Public Administration Ministry Secretary, J. J. Ratnasiri, today said arrangements are being made to amend the circular issued by his ministry to make the saree and the osari compulsory for female public servants.
Mr. Ratnasiri said this while testifying before the select committee looking into the Easter Sunday attacks this evening.
He said this in response to a request made by Committee Chairman, Ananda Kumarasiri, for the circular to be amended as soon as possible.
The secretary said the dress code was confined to those who were working in ministries and departments. He denied that a dress code was to be imposed for the general public coming into state institutions to get their work done.
However, several members of the select committee pointed out that there was such a provision in the circular. Select committee member, Ashu Marasinghe, then read out the section in the circular which specified a dress code for the general public.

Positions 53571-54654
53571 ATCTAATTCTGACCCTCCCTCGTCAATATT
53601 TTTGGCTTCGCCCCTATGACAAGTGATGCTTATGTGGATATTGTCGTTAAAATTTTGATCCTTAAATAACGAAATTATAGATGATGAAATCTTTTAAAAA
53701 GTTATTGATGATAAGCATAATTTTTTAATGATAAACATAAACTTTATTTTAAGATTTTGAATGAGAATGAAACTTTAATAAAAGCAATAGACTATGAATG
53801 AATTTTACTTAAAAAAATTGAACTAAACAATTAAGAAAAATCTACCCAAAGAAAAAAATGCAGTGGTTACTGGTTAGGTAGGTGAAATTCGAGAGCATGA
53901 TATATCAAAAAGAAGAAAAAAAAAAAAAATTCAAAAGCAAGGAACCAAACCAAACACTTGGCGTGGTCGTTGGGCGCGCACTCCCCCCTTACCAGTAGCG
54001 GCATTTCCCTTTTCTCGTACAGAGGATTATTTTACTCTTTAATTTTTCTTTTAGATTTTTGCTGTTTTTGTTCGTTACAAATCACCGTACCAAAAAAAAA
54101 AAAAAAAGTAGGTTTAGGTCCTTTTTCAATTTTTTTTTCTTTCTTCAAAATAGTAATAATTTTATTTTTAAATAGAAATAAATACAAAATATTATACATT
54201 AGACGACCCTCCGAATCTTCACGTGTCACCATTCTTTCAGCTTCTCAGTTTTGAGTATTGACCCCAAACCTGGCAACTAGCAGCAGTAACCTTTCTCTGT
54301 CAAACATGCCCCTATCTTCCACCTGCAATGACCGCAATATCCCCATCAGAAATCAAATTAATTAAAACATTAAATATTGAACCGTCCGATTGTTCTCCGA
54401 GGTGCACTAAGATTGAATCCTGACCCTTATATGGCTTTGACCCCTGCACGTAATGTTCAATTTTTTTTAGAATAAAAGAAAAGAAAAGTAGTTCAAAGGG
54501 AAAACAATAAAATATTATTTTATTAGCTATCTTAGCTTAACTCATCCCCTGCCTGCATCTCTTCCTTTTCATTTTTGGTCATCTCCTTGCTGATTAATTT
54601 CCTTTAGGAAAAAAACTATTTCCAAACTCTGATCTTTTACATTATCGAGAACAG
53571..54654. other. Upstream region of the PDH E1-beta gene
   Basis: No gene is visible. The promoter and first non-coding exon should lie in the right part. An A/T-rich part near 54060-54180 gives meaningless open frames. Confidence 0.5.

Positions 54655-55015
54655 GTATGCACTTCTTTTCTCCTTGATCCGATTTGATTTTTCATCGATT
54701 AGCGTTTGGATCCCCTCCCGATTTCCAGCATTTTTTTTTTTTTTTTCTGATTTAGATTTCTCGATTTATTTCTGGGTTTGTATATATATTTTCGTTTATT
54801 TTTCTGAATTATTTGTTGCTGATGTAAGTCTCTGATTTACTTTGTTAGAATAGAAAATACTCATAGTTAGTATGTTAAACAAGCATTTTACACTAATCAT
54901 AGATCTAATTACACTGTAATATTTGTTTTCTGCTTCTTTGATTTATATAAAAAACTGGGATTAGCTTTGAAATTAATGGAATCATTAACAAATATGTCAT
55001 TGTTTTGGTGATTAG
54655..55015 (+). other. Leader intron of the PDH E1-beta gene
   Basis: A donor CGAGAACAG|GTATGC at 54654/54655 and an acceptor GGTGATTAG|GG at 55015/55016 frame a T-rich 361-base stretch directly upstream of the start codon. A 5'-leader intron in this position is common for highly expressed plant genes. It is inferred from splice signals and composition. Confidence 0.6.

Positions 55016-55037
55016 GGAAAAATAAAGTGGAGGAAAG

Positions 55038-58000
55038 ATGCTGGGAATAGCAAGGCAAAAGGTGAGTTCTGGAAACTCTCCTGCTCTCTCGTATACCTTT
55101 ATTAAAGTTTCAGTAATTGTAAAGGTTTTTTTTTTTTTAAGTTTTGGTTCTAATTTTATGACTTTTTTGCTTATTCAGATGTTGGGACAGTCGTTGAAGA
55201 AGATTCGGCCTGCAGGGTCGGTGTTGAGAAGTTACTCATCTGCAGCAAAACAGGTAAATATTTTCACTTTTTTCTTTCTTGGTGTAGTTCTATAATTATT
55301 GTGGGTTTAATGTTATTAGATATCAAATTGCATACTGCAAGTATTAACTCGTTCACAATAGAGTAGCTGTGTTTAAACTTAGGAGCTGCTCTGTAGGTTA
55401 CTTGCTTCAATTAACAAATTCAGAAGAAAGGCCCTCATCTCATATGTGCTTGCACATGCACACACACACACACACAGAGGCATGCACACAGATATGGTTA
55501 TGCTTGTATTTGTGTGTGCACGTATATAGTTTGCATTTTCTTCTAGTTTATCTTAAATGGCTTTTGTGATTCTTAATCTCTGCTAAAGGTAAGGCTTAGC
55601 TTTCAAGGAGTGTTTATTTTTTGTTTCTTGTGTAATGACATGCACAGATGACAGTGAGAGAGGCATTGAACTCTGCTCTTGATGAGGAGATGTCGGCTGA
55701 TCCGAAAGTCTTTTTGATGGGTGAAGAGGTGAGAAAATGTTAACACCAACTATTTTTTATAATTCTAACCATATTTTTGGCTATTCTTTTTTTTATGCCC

Responding to a question raised by Minister Rauff Hakeem as to whether he was aware that Muslim public servants had been facing problems since the Easter Sunday attacks and that some of them have not yet reported to their work places since the attacks, Mr. Ratnasiri said he was not aware of such a situation and that his ministry had not received any written complaints about the matter. MP Marasinghe then asked him as to why there were signs in public institutions on a dress code which visitors need to wear when they visit them for their needs.
Field Marshal Sarath Fonseka asked him whether there were other circulars with regard to uniforms for public servants, to which Mr. Ratnasiri answered there had been one under which an allowance was paid to public servants to purchase their uniforms. He revealed that the Minister of Public Administration knew about the new circular which was issued recently with regards to a dress code for public servants. (Ajith Siriwadana and Yohan Perera)